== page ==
-- This Week In The Money --

Analysis, Perspective, Trading Strategy

Thelma and Louise, Spaceballs, and the Stock Market

By Joe Duarte on July 8, 2018

One of the most poignant lines in Mel Brooks’ “Spaceballs, the Movie” which coincidentally was released in June of 1987, roughly four months before the stock market crashed, is “there is an upside and a downside to every Schwartz.” Adapting the Schwartz to the current market, it’s easy to see that in the present things are crashing and burning. But if we look further out, crashing stocks are bargains in the making. Thus, as we wait for the dust to clear in the safety of cash and some sparse shorts, we can consider the present and what may lie ahead.

Last week in this space I wrote: “The stock market may already be broken, given the nearly complete collapse of the market’s breadth on December 14. Consequently, with the Federal Reserve likely to increase interest rates on December 19, 2018, the stage is set for an even more explosive move in the markets.”

I then added: “Quantum physicists describe a three tiered system of laws that govern the universe based on Chaos Theory where the normal state of affairs is a state of non linear order described as being predictably unpredictable. When things fall out of this normal state of Chaos, they transition, often violently, into Disorder, which triggers a mechanism known as Complexity. It is Complexity that eventually returns situations into Chaos, although the new state of non linearity that follows a state of Complexity may or may not resemble past periods of Chaos. More specifically, at the point when Chaos falls into Disorder, it is said that events fall off of the “edge” of Chaos.”

Of course the nearly 10% drop in the S & P 500 over the last week, and the entry of the Nasdaq Composite (COMPQ) and the Russell 2000 indexes (RUT) into a full blown bear market as the rest of the indexes circle the drain confirm that we are well into the Disorder cycle. Thus, it’s plain to see that the Stock Market and America’s pocketbook are fading rapidly thanks to the Federal Reserve, Congress, the White House and the Algos. This, of course, makes Monday’s trading session, ironically Christmas Eve, one which will potentially be remembered, whether there is a momentous crash or something else.

NYAD Disintegrates

The stock market’s most accurate indicator since the 2016 presidential election, the New York Stock Exchange Advance Decline line (NYAD) has been destroyed by the recent selling spree and shows no sign of any meaningful reversal at this point.



Furthermore, since NYAD is primarily a measure of the market’s liquidity, unless and until its current state is credibly reversed, the risks of a major liquidity event, think Lehman Brothers, are on the rise.



Both the Nasdaq 100 and the S & P 500 closed below their lower Bollinger Bands on 12/21. Thus, a bounce is likely at any time. But just because they bounce it doesn’t mean this is over. If the bounce fades the selling will increase and we could see another 5-10% to the down side in a hurry as the algos pile on.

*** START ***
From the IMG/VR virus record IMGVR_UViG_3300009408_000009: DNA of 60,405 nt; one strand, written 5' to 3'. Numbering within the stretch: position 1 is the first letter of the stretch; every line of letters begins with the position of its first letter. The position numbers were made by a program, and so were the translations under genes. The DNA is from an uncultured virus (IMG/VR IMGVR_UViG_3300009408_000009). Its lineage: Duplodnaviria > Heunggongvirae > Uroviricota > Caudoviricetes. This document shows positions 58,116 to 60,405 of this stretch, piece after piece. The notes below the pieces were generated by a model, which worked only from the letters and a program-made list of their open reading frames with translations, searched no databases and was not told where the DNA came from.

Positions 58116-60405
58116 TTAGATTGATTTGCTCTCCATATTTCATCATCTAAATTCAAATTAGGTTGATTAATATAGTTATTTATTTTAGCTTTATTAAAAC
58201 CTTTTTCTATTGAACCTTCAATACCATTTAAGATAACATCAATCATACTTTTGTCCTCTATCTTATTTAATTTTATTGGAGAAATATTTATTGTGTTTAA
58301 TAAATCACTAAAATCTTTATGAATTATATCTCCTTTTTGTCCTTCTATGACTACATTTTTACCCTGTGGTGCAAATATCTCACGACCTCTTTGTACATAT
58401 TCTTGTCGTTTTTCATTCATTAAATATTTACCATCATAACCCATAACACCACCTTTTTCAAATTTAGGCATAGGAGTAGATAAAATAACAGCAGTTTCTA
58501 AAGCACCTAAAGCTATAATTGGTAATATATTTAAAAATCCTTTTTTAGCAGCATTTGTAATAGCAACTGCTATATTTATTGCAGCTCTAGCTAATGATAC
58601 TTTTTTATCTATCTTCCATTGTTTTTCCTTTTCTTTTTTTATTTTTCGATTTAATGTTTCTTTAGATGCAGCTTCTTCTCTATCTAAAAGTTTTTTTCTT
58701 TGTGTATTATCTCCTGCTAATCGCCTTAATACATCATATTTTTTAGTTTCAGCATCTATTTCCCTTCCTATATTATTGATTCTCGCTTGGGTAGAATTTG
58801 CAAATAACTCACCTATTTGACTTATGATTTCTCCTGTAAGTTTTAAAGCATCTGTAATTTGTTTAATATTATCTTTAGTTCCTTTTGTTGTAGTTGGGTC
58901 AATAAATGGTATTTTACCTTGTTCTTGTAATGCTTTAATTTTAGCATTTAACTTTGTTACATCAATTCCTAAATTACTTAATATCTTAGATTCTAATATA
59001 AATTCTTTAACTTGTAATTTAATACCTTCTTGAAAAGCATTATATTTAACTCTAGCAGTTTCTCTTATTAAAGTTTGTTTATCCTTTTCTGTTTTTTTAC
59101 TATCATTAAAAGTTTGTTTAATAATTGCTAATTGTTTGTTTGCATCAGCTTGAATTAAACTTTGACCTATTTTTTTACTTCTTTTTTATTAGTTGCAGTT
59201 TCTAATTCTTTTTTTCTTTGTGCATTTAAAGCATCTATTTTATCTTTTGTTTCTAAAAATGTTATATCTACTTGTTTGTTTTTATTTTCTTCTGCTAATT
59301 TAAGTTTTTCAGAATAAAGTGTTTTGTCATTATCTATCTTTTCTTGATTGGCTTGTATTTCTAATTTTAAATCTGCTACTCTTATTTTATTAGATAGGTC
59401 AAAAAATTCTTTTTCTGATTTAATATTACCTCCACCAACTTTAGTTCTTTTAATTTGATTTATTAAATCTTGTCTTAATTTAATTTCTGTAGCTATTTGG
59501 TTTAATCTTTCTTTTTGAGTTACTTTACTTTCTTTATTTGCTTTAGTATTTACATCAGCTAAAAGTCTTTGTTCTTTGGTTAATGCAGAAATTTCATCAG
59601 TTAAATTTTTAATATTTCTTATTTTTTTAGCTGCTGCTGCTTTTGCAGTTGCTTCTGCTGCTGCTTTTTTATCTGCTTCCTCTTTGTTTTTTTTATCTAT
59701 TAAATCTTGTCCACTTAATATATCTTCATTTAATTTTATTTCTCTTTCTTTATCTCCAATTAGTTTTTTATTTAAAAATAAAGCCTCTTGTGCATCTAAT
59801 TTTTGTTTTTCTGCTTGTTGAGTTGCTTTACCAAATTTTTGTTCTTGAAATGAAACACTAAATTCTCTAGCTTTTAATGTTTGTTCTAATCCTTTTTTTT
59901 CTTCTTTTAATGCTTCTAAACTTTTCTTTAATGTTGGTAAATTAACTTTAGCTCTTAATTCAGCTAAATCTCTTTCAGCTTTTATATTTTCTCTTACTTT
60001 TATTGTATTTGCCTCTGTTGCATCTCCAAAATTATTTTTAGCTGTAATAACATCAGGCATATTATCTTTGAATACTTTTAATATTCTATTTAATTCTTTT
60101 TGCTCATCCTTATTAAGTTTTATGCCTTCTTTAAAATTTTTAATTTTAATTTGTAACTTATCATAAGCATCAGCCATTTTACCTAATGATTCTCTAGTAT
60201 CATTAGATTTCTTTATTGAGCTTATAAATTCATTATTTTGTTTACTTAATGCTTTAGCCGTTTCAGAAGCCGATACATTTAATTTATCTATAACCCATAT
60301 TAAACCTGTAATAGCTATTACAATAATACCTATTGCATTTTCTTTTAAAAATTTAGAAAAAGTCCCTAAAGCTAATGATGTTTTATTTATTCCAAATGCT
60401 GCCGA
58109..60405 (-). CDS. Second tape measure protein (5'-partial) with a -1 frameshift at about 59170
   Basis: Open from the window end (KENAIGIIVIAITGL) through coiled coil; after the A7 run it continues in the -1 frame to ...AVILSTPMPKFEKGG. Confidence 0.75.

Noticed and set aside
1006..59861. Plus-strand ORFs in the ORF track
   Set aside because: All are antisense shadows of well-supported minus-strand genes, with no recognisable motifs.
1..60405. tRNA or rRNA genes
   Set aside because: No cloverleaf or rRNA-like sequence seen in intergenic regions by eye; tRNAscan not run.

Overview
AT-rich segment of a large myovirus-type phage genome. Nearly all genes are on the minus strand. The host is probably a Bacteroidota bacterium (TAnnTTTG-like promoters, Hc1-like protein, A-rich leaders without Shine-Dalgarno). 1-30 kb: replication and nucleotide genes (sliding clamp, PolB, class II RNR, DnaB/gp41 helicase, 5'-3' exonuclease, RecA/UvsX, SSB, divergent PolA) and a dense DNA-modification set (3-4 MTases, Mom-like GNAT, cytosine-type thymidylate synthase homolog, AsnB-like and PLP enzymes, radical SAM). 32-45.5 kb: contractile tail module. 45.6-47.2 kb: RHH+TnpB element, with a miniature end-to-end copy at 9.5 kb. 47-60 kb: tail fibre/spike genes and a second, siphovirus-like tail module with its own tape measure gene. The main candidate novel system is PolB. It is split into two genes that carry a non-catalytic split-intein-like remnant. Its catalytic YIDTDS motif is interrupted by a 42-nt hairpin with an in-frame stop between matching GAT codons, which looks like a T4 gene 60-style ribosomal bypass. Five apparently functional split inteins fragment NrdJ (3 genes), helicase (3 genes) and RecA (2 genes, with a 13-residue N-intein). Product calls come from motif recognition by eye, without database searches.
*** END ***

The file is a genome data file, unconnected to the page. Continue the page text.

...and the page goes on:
However, if stocks continue to collapse and other markets such as bonds, commodities and currencies join the collapse, it is at that moment that the liquidity bomb is likely to explode and all bets are off.

It’s a Bad Time to be in Charge

In the real world, the Fed will get the blame for the market’s crash and for the potential damage done to the economy when Mr. and Mrs. America look at the 401-K statements at the end of the year just in time for the Christmas credit card bills to arrive. But the Fed won’t be alone in receiving blame. Certainly the presence of trading algorithms and the speed with which they unleash buy and sell programs which in turn feed on one another and extend the prevailing trend, up or down. It is this high frequency trading and the one sidedness that results from the self perpetuated automated selling that compounds the up trends, as we saw over the last nine years, and the selling sprees such as the current bear market. “There is an upside and a downside to every Schwartz.”

The Thelma and Louise Moment

Finally, there is the evolving psychology of the Thelma and Louise moment just as the iconic T-bird convertible hits the edge of the grand canyon and the girls are about to hit the gas pedal. This is when fear fades, reality dawns and helplessness sets in just as everyone decides to sell all at once creating a liquidity trap and a potential collapse of the market’s structure.

From a trading standpoint, there is nowhere to be but cash with an occasional stab at the short side via options and inverse ETFs. If the market crashes into oblivion on Monday it will be a great opportunity to cover all shorts. Furthermore, when a bounce materializes it’s good to be skeptical and if one chooses to trade it keep a short leash on the position with tight stops.

Ultimately, this could be a good time to alternate between reading a book and compiling a trading list, instead of trading. Certainly the fish are biting somewhere.

May the Schwartz be with you.

Joe Duarte has been an active trader and widely recognized stock market analyst since 1987. He is author of Trading Options for Dummies, rated a TOP Options Book for 2018 by Benzinga.com - now in its third edition, The Everything Investing in your 20s and 30s and six other trading books.

To receive Joe’s exclusive stock, option, and ETF recommendations, in your mailbox every week visit https://joeduarteinthemoneyoptions.com/secure/order_email.asp.


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